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Influence of Environmental Conditions on the Huddling Behavior of Emperor Penguins

Emperor penguins (Aptenodytes forsteri) breed during the harsh Antarctic winter. During mating and breeding period (in total up to four months), the males must fast, while also incubating the egg during the latter. To survive and breed successfully, they must conserve their energy. Through evolution, the emperor penguins have developed several adaptations to their environment, which reduce energy expenditure. One of these strategies is the formation of tightly packed groups, called huddles. In these huddles the penguins are exposed to the body heat of their conspecifics can reduce their energy expenses up to 40 %.
The exact environmental conditions, which cause emperor penguins to form huddles, are still unknown. Also unknown is, what causes the variations in huddling duration and huddle size.
In this thesis, the number of huddles within a colony, the duration of the huddles and their size were evaluated based on time-lapsed image sequences. The emperor penguin colony near Dumont-d’Urville-Station (DDU) in Antarctica is shown in these images. Images of the mating period and the begin of incubation period 2012 and 2013 were used for the evaluation. Metrological data gathered at DDU Station consisting of temperature, wind speed, humidity and solar radiation, was used.
Huddling duration (the time between huddle formation and huddle break-up) and the maximum diameter were obtained for each huddle by visual image analysis. The environmental conditions during huddling were correlated with huddling duration and huddle diameter.
488 huddles could be observed over their whole duration. The number of huddles existing in parallel fluctuates. It was often as low as zero, but up to fourteen huddles could be observed simultaneously.
For the huddle diameter, the median stays nearly constant at around six meters. The median of the huddling duration varies between 30 minutes and one hour.
Huddling duration follows a gamma distribution. Shape and scale parameters of the distribution vary slightly between the years. I found a significant positive correlation between huddle diameter and huddling duration and observed that huddle frequency increases when temperatures drop below the median temperature measured during the corresponding month.
A linear correlation between environmental factors (temperature, wind speed, humidity and solar radiation), huddling duration and huddle diameter shows no consistent correlation. Only for huddle diameter and mean wind speed during the huddle a weak positive correlation could be observed. This correlation is consistent for all analyzed image data.
To further investigate the relationship between environmental factors, huddling duration and huddle size, I modelled huddle formation based on a stochastic process that is controlled by the feather temperature (the temperature measured under the back feathers of a penguin) of the individual penguins. Penguins start huddling, when the feather temperature drops below an individual lower critical value (between -7°C and -13 °C), and break a huddle, if their feather temperature exceeds an upper critical value (between 37.5°C and 37.9°C). The feather temperatures of the individual penguins were modeled using a first-order kinetic process that only depends on the temperature difference between air temperature and feather temperature and a time constant. This time constant depends on the penguin’s heat capacity and thermal resistance. The resulting time each individual penguin spends in a huddling state are exponentially distributed. The cumulation of these exponentially distributed individual huddling durations results in a gamma distribution, which agrees with the observed data. To get conformity for the shape and scale parameters of the gamma distribution, however, an additional random process is necessary. This process takes huddle break-ups into account, which are not caused by overheating (reaching the upper critical value). To recreate long huddling durations it is necessary, that not every overheated penguin breaks its huddle. We therefore included a process, where penguins leave the huddle without disturbing the other animals. This behavior has been observed to occur at the border of a huddle.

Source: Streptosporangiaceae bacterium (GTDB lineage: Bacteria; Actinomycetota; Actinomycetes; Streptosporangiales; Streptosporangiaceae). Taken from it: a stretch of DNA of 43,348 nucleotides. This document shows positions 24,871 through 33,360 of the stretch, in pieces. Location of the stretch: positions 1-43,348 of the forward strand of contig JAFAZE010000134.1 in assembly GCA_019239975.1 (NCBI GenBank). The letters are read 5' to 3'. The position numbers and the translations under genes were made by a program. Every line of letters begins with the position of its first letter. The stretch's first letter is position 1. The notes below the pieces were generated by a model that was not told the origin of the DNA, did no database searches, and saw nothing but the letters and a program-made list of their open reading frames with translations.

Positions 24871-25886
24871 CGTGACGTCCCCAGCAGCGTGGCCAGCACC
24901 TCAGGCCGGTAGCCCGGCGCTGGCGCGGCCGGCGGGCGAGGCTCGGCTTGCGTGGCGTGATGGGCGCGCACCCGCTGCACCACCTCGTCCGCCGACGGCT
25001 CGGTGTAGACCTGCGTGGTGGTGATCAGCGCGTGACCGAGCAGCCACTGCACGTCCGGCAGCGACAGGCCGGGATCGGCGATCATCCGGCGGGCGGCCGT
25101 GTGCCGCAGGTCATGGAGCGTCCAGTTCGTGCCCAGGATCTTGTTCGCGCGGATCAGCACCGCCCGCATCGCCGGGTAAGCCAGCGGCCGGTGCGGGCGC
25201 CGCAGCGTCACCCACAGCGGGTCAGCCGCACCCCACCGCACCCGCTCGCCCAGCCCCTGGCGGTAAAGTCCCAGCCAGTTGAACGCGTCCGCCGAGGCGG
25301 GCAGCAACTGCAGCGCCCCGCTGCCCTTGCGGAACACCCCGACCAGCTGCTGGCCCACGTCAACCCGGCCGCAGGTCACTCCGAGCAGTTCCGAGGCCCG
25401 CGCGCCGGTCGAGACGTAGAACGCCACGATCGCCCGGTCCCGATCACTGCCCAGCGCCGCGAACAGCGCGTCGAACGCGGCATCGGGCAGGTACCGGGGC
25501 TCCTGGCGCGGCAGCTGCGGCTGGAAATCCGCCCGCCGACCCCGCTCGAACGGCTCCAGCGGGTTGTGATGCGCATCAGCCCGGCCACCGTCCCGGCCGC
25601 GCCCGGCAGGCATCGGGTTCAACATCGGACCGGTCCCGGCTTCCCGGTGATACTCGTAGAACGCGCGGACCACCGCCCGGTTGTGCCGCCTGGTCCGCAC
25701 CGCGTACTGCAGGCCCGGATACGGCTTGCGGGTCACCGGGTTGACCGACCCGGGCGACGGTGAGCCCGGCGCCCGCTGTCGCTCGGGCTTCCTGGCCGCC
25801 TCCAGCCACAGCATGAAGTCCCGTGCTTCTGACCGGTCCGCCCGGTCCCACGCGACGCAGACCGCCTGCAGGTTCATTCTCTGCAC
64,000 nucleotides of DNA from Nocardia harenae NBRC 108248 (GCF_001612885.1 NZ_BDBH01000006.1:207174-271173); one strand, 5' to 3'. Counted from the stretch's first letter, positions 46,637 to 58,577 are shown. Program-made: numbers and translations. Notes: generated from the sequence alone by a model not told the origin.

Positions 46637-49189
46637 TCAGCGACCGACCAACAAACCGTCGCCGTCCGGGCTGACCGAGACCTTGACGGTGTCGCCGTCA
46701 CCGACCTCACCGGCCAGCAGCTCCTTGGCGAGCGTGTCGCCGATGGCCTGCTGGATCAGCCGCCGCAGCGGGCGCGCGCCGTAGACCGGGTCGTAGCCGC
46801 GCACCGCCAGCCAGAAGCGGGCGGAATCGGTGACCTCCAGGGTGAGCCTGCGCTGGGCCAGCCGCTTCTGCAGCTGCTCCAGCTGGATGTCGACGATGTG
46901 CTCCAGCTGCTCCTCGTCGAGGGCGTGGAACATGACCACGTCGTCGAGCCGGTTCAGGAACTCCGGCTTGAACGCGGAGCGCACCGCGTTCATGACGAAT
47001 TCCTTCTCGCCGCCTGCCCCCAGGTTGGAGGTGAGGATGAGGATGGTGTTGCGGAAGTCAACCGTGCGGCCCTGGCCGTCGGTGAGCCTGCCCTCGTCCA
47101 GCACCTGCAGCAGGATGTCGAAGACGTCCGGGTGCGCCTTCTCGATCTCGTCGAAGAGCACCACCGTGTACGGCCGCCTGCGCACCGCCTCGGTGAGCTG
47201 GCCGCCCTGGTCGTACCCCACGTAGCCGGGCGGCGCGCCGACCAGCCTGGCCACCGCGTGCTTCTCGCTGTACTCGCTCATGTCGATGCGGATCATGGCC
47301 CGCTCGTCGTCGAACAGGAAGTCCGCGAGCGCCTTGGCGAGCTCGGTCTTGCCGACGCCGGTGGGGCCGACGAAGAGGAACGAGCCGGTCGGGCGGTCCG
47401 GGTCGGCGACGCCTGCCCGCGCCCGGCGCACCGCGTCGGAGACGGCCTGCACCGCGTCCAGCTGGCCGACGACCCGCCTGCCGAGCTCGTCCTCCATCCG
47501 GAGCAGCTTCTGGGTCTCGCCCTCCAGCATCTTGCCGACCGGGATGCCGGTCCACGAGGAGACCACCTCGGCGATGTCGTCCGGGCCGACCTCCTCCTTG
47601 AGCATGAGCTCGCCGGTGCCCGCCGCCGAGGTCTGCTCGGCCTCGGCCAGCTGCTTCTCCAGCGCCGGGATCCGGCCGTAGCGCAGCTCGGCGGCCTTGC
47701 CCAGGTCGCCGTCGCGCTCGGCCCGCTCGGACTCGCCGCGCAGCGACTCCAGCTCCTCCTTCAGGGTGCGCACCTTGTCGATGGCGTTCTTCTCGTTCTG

To recreate the huddle frequency per day (the number of huddles expected to occur), the probability of forming a new huddle cannot be constant over the day. It must be dependent on the number of huddles existing at that time. A high number of existing huddles leads to smaller probability of penguins forming a new huddle, as it is energetically more beneficial to join an existing (large) huddle.
This model is not yet able to explain huddling behavior overall. The maximum huddling duration is still too short and the distribution of the huddles over the course of the day is not correct.
By adding dependency of the huddling behavior on global solar radiation pauses, where no huddles have been observed during image analysis, can be explained.
A first test with wind speed added as influencing factor shows that this could further improve the model. The observed maximum huddling duration can be modeled with this.
Other functions, which may describe the influence of wind speed on the huddling behavior should be tested. Then, it should be possible to find an apparent temperature for emperor penguins and predict the behavior of the colony based on the past environmental conditions.